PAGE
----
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Does Peyton Manning's stats make him greatest QB ever? NFL Unfiltered: Week 7

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In politics, you are either drinking the Kool-Aid or serving up hate; there is little room for any measured thought.     

Question President Barack Obama’s decisions the last six years and you must not like him.  Wonder about former President George W. Bush’s motives in his pursuit of Saddam Hussein, and it is simply blind liberalism.    

Unfortunately, pro football is no different, but let’s try anyway.    Peyton Manning photo: USAToday.com

Sunday night, the Denver Broncos’ Peyton Manning showed again why he is far and away the greatest regular season quarterback in the history of the National Football League. That is no small feat, considering the number of superb performers recently seen in this the age of the forward pass.  

But Manning, and all his Most Valuable Player awards, statistics and milestones leads to an interesting question: If you had to win one football game and you could choose any quarterback from any era, who would you choose?  

If you answered Manning, you either bathe in numbers from a venerable lifetime of playing fantasy football, your last name IS Manning, or you’re just not paying enough attention.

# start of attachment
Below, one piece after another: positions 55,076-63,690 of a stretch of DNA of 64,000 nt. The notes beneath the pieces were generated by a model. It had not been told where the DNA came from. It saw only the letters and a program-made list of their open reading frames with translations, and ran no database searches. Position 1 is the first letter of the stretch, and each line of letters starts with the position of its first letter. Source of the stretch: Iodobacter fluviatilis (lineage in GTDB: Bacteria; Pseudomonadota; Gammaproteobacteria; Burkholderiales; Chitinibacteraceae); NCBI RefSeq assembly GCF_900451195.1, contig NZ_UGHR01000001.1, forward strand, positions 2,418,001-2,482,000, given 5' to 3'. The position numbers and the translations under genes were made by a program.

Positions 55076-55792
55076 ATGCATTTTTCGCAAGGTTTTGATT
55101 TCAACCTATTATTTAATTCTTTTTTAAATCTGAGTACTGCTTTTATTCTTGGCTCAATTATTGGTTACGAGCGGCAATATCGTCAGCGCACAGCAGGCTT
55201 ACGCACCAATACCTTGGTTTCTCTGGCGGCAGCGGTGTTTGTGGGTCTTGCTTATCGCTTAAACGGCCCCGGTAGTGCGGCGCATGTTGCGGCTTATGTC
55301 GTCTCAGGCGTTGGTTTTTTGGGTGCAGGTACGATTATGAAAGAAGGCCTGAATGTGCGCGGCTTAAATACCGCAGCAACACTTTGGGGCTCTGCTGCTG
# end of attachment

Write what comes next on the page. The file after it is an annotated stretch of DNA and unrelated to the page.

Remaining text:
Still, every time Manning rewrites the NFL record book, most media and fans choose to conveniently ignore his shortcomings.  And while this is not meant to lessen the impact of his 510th touchdown pass or suggest he is not a top-10 all-time signal-caller, it is however, a gentle reminder that he is not the NFL’s version of Michael Jordan or Tiger Woods.  Not even close.  

He isn’t John Elway, Joe Montana or Johnny Unitas, either.  

He is merely an incredibly popular, largely successful player, who, if we’re being honest, has disappointed in the playoffs.  

Perhaps it isn’t about Manning.  Maybe the problem lies in how we judge NFL quarterbacks.  

For example, the ills of the New Orleans Saints—now 2-4—are related to their defensive deficiencies, injuries or a plain lack of talent. The same is true for New England’s Tom Brady.  We conveniently overlook the throws they miss and the terrible interceptions they throw.     

Yet, when they throw for 350 yards and 4 TD’s, the narrative centers on their greatness.  

Conversely, Colin Kaepernick and Russell Wilson are merely caretakers, riding the coattails of great coaching, superb defenses and otherworldly running games.  

Well, which is it?  What then, should we believe? Is Manning a victim of NFL circumstances, or is he the guy you simply cannot trust in the most important moments?  

In my view, the answer is clearly the latter.  

You see, something happens to Manning when he doesn’t know all the answers to a football exam.  He just isn’t the same player when the openings he saw in film study fail to materialize on game day.